PC worm could strike on April Fool's Day
Its no joke that a potentially nasty virus lying dormant in millions of computers could be activated Wednesday - on April Fools Day.
From Microsoft to the Department of Homeland Security, precautions are being taken against the worm, known as Conficker.
A threat that potentially allows an individual to take over a computer is always of concern, said Amy Kudwa, a spokeswoman for Homeland Security, which Monday began offering state and local governments a tool to scan for the bug.Experts say its not clear just how much damage the virus might cause.
It can send out spam e-mail, it can do damage to discs, it can do anything, said Dan Scolnick, CEO of Computer Support of New York, a technology security firm. It could just say April Fools Day across every infected machine and thats it.
The worm enters a PC through a weakness in Windows and communicates with hundreds of Web addresses to get updates from its creator. Microsoft has been able to identify and dismantle many of those sites but on Wednesday, the worm is expected to choose from 50,000 IP addresses, too many to shut down. Wednesdays update could be D-Day for whatever Conficker has in store or it could just receive new marching orders that go unnoticed.
Microsoft is offering a $250,000 reward for information leading to whoever is responsible. The company also assembled a team of security experts who have been engaged in a frenzied cat-and-mouse game since October, trying to stay a step ahead of the worm, which has mutated several times.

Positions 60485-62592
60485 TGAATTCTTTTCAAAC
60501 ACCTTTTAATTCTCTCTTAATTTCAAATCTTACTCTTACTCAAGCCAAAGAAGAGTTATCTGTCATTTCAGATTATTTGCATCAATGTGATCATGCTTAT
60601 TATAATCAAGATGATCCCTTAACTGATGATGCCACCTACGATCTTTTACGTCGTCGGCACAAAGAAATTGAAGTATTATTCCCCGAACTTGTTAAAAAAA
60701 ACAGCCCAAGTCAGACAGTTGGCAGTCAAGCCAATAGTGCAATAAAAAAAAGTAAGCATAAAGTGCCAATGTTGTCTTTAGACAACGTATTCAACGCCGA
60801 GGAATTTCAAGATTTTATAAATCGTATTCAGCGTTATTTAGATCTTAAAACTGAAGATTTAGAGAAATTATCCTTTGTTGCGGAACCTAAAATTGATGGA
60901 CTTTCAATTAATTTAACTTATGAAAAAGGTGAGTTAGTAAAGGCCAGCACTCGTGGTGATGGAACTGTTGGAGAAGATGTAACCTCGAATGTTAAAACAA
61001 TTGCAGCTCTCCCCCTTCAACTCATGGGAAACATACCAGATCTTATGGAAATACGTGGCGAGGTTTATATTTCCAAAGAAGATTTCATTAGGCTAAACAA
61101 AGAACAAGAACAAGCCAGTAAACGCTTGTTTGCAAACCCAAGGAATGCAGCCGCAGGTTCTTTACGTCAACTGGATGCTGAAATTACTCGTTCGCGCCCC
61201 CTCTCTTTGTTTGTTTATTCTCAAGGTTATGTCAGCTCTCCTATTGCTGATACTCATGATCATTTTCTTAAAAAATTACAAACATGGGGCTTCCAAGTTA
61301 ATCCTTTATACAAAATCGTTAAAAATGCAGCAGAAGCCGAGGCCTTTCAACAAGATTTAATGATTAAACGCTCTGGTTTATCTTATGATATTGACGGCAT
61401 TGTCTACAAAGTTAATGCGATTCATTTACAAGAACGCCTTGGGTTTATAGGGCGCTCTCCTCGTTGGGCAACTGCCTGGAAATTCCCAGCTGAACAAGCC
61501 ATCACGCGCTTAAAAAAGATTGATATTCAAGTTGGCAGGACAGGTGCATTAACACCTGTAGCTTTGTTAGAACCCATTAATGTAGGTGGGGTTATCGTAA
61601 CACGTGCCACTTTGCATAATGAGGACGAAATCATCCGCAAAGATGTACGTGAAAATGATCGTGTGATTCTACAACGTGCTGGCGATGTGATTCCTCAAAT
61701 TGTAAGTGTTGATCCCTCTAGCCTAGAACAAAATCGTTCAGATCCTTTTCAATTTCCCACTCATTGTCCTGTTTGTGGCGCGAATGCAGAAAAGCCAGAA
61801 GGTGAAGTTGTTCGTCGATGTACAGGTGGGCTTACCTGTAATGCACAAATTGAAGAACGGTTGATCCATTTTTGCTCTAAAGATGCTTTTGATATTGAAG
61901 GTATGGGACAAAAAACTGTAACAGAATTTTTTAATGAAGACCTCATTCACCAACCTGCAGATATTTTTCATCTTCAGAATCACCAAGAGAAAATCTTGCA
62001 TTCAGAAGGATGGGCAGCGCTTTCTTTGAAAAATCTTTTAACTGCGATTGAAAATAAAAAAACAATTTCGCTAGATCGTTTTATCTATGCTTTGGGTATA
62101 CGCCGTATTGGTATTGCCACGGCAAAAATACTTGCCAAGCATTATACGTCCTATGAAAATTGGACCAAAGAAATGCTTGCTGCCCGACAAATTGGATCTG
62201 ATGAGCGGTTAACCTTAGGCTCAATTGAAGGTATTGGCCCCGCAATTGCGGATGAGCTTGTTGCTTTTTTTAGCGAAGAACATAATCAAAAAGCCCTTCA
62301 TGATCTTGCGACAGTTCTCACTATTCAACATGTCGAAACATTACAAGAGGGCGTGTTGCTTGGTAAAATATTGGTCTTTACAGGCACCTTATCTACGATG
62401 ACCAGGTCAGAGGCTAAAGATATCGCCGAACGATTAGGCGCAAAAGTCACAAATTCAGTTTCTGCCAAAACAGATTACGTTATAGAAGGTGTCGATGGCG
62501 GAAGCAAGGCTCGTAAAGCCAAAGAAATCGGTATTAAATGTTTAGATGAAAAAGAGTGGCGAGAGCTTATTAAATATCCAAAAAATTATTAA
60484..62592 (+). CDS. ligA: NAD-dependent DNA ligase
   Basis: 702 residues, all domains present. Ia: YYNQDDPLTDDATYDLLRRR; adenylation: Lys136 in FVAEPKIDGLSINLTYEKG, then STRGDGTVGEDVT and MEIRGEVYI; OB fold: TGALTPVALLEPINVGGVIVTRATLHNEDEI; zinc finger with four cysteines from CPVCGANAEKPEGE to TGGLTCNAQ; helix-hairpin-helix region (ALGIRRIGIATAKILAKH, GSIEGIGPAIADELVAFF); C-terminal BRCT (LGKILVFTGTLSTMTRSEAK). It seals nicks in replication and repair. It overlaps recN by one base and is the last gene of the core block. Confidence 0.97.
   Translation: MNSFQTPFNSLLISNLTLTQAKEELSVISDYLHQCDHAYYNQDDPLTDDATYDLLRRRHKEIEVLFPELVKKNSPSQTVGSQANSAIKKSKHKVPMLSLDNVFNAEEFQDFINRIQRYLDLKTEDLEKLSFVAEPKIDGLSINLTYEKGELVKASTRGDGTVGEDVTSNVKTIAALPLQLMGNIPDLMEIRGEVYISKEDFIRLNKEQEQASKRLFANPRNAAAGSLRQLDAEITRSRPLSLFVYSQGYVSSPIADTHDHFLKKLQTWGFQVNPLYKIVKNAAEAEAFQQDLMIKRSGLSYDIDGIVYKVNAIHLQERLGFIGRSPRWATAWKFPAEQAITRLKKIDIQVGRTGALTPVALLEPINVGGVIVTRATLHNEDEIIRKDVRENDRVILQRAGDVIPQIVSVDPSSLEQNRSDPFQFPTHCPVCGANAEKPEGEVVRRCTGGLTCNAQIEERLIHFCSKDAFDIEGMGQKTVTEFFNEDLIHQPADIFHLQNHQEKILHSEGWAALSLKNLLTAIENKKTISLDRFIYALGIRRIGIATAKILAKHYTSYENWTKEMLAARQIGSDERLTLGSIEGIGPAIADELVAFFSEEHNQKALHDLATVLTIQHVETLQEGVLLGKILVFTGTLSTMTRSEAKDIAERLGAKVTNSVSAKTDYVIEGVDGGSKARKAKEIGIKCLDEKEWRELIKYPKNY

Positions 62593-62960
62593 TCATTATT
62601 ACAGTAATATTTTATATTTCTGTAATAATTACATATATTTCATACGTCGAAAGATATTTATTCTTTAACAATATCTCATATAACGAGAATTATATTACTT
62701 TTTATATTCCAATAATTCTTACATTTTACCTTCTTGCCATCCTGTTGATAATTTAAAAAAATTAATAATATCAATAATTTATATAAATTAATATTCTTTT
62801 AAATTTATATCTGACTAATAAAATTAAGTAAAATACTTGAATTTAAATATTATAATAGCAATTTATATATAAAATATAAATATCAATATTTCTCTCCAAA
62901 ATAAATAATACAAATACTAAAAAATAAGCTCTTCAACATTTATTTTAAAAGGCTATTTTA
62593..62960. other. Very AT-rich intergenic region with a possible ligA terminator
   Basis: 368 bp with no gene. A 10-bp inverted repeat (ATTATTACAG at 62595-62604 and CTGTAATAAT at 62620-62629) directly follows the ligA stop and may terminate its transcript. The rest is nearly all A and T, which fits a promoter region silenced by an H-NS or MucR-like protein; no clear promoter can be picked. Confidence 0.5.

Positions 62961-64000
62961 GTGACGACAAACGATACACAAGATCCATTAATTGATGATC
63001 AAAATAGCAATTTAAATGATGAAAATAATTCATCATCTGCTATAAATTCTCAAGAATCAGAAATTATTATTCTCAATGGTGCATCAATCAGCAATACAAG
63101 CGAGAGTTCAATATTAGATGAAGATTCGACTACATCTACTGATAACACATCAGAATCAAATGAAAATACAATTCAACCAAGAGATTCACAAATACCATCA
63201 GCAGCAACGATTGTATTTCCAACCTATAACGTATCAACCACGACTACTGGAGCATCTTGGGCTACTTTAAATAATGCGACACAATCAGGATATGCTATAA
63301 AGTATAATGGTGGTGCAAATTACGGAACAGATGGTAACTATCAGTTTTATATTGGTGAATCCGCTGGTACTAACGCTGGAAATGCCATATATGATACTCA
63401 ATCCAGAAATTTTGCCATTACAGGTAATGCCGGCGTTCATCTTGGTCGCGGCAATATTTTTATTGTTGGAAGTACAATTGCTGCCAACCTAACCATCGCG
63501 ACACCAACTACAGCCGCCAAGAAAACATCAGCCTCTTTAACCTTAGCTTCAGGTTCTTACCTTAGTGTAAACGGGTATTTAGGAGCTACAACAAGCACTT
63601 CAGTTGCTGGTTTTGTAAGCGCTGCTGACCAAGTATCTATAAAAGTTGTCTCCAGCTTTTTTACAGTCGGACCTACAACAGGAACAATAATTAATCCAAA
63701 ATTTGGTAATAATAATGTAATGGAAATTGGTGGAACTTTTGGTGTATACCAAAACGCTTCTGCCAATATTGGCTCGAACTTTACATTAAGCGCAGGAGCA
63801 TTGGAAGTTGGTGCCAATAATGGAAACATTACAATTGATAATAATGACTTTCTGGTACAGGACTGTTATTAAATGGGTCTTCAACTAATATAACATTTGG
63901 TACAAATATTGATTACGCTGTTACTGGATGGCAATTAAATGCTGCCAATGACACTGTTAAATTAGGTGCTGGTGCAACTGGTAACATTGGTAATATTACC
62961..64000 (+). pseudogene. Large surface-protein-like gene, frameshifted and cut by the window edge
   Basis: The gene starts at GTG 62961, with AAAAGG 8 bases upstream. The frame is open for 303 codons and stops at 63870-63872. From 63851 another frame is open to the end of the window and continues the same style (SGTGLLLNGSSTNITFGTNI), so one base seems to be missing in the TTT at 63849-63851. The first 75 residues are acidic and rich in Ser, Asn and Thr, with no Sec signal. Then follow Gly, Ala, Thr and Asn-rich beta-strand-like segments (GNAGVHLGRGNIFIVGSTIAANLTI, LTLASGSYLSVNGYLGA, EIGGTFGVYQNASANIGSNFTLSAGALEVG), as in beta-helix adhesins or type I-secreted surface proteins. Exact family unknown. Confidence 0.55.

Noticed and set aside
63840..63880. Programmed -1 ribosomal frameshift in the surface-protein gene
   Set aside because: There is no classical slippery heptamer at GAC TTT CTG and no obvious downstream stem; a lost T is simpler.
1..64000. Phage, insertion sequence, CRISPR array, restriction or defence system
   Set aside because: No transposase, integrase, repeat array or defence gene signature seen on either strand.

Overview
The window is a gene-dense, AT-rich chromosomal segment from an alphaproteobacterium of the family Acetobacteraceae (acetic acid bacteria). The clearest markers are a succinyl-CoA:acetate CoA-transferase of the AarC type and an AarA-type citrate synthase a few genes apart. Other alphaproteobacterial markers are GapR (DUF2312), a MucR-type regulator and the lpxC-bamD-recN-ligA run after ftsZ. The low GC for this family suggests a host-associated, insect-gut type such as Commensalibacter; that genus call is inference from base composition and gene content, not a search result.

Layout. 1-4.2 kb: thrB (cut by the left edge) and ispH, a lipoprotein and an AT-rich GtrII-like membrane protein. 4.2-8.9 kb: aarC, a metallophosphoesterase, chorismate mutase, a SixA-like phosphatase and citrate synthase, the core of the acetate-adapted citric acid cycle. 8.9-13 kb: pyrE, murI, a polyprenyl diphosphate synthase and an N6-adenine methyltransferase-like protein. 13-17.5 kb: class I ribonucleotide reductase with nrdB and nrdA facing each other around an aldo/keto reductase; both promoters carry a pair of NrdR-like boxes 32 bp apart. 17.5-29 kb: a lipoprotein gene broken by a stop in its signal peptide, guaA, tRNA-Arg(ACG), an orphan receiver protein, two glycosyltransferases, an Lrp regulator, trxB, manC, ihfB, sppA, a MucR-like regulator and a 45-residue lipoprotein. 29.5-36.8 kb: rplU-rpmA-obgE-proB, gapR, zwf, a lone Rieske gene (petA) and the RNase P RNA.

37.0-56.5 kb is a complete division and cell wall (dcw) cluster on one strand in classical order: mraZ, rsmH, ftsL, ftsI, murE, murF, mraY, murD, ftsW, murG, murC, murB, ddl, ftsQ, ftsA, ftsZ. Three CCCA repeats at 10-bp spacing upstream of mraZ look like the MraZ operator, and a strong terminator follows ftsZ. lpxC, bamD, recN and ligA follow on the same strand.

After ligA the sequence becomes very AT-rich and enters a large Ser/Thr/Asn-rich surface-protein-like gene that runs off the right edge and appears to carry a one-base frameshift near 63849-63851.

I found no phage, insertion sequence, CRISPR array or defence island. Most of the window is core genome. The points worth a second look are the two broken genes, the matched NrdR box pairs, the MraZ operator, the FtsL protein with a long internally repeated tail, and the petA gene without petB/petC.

It was designed to keep ahead of the anti-virus companies and Microsoft, said Joe Stewart, a member of the team, known as the Conficker Cabal.
Scolnick said that since he first heard about the virus months ago, he has installed security patches for his roughly 200 clients, most of which are city-based financial institutions.
Meanwhile, New York City sent out an alert Monday reminding its 200,000 users that Conficker whose name stems from the words traffic converter, embedded in the worms code might take some action Wednesday.
Were on alert, said Nick Sbordone, a spokesman for the citys information technology department.
Microsoft developed a patch last year to block Conficker, and those who regularly update Windows and use the latest anti-virus software are safe, experts say.
But those who have not been as vigilant could have a nasty surprise, said Carrie Tsui, of All Covered, a technology services firm in Manhattan.
Lets say youre one of those companies, where maybe you didnt patch or didnt have automatic patching, she said. Its Russian Roulette.
Frequently asked questions about the Conficker worm
Who may be impacted?
Conficker may attack the computer of any PC user who runs the Windows operating system and who hasnt been installing Microsofts security updates. The bug can infect any computer connected to the Internet without the user visiting any specific Web site.
How do I know if my computer is infected?
Commercially available anti-virus scanning software will be able to detect it. If you are unable to access Web sites for such software or for the Microsoft site, it may be a sign your computer is infected. Conficker blocks affected machines from contacting those sites.
What can I do to prevent an infection?
Enable the automatic updates setting on your computer or go to http://safety.live.com and run the free Windows Live OneCare safety scanner.
What should I do if my computer is infected?
An infected machine must be cleaned either by re-installing the Windows operating system or by contacting a computer specialist, who can run a de-bugging program. For more information, call Microsofts hotline at 1-866-727-2338.